Creating a Profile Server for Over-The-Air Enrollment and Configuration

When creating a profile server, you must perform several steps:

  1. Configure your infrastructure. This is described in Configuring the Infrastructure.

  2. Obtain an SSL Certificate for your server. This is described in Obtaining an SSL Certificate.

  3. Create a template configuration profile. This is described in Creating A Template Configuration Profile.

  4. Create the server code. The pieces of a server are described in Starting the Server and Profile Service Handlers.

  5. Add appropriate authentication specific to your environment.

  6. Test the service.

The sections that follow take you through the various parts of the profile delivery service source code.

Configuring the Infrastructure

Implementing over-the-air enrollment and configuration requires you to integrate authentication, directory, and certificate services. The process can be deployed using standard web services, but you must set up several key systems ahead of time.

Directory Services

For user authentication, you can use basic HTTP authentication or integrate authentication with your existing directory services. Regardless of the services used, you will need to provide a web-based authentication method for your users to request enrollment.

Certificate Services

The process of enrollment requires deployment of standard x.509 identity certificates to iOS users. To do this, you will need a CA (certificate authority) to issue the device credentials using the Simple Certificate Enrollment Protocol (SCEP).

Cisco IOS and Microsoft Server 2003 (with the add-on for certificate services) both support SCEP. There are also a number of hosted PKI services that support SCEP, such as Verisign, Entrust, and RSA. For links to PKI, SCEP, and related topics read the See Also section in Introduction.

Profile Services

To implement this process you will need to develop a profile service, which is an HTTP-based daemon that manages iOS-based device connections throughout the process, generates configuration profiles for the user, and verifies user credentials along the way.

There are a few key functions that the profile service needs to provide:

  • Host a user-accessible website to support the HTTPS session

  • Authenticate incoming user requests using a web-based authentication method (basic, or integrated with directory services)

  • Generate the necessary configuration profiles (XML format) depending on the phase of the process

  • Sign and encrypt configuration profiles using public key cryptography

  • Track the user through the steps in the process (via timestamp and logging methods)

  • Manage connections to the certificate authority or directory services

Obtaining an SSL Certificate

The first step in setting up a profile service is to obtain or generate an SSL certificate for the web server. When hosting a profile server, each iOS-based device must be able to make a secure connection to the server. The easiest way to do this is to get an SSL certificate from a public CA that is already trusted by iOS. For a complete list, see iOS 3.0: List of Available Trusted Root Certificates.

Alternatively, you can generate your own root certificate and self-sign it, though if you do, the user will be asked whether they trust the certificate.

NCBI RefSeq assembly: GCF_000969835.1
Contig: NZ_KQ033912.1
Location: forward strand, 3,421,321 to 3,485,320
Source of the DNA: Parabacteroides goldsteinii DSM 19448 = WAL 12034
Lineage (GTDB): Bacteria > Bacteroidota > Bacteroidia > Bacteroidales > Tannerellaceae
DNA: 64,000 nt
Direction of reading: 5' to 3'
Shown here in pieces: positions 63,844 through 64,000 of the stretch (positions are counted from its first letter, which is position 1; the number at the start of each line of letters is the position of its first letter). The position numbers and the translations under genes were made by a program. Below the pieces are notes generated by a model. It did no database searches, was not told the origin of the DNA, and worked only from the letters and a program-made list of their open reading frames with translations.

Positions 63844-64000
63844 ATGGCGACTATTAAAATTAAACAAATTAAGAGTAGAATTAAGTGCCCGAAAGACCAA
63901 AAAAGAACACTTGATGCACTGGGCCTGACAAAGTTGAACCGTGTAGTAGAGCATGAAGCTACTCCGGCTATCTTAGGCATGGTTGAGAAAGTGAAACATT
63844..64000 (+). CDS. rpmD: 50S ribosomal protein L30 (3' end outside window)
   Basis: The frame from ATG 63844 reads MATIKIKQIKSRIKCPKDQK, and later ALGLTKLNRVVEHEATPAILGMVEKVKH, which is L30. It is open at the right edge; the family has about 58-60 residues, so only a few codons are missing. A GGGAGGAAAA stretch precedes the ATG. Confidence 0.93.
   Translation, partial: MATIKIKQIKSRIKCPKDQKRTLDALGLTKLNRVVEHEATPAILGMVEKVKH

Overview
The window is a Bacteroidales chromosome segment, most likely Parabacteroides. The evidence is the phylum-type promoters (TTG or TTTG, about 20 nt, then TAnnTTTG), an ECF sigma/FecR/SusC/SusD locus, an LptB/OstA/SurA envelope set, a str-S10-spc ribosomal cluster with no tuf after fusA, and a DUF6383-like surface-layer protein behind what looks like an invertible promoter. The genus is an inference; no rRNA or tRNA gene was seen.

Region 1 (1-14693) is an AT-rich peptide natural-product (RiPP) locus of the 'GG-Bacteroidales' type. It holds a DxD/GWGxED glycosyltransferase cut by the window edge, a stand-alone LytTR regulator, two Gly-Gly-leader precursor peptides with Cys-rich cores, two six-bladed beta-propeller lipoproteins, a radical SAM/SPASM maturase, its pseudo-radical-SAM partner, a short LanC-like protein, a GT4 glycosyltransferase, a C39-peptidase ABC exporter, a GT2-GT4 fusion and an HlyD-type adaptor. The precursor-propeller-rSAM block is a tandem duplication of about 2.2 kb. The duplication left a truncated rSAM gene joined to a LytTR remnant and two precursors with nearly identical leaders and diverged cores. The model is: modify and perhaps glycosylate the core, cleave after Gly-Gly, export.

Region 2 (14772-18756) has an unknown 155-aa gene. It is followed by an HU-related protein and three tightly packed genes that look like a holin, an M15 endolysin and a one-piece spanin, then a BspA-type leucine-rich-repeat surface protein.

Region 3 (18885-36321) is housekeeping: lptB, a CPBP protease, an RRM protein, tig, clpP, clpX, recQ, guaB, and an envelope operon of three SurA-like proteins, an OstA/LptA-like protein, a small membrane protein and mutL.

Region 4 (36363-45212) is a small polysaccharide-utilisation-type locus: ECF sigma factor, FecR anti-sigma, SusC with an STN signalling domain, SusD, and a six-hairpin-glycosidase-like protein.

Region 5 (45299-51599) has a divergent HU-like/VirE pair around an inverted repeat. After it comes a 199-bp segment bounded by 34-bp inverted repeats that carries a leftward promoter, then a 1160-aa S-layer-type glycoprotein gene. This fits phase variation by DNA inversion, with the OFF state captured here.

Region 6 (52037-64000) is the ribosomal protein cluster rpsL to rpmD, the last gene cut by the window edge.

Creating A Template Configuration Profile

The profile service uses a template configuration profile as the starting point, then modifies the profile for a specific device. You must create this template ahead of time and save it to a file on disk. The iPhone Configuration Utility provides an easy means of creating such a base profile.

In addition to general settings, this configuration profile should also define enterprise policies that you want to enforce. For company-owned equipment, it should be a locked profile to prevent the user from removing it from the device.

For more information about these profiles, read “Configuration Profile Format” in Enterprise Deployment Guide.

Starting the Server

After you have an SSL certificate, you must configure a web server to host your profile service and an SCEP-aware certificate authority to issue certificates.

The initialization function, init, loads the HTTP server’s certificate and private SSL key. These keys and certificates are stored on disk for reuse together with the serial number of the last issued certificate. This function is shown in Listing 2-1.

Listing 2-1  Starting the web server

world =
  :Port            => 8443,
  :DocumentRoot    => Dir::pwd + "/htdocs",
  :SSLEnable       => true,
  :SSLVerifyClient => OpenSSL::SSL::VERIFY_NONE,
  :SSLCertificate  => @@ssl_cert,
  :SSLPrivateKey   => @@ssl_key

This example starts the server on port 8443 so it does not have to run as root. The :DocumentRoot value should contain the path of an empty directory inside the profile service directory.

You should enable SSL and set the values of SSLCertificate and SSLPrivateKey to point to your actual SSL certificate and key that you obtained in Obtaining an SSL Certificate.

You should also disable client certificate authentication because the client device does not have a verifiable identity yet.

Profile Service Handlers

After you have a basic web server, you need to write handlers for several pages used in the enrollment and delivery process.

Phase 1: Authentication

Welcome Page (/) URL Handler

The welcome page is the first page new users see when they enter the site at the root level (/). A handler for this page is shown in Listing 2-2.

Listing 2-2  Handler for / URL

world.mount_proc("/") { |req, res|
    res['Content-Type'] = "text/html"
    res.body = <<WELCOME_MESSAGE
body { margin:40px 40px;font-family:Helvetica;}
h1 { font-size:80px; }
p { font-size:60px; }
a { text-decoration:none; }
<h1 >ACME Inc. Profile Service</h1>
<p>If you had to accept the certificate accessing this page, you should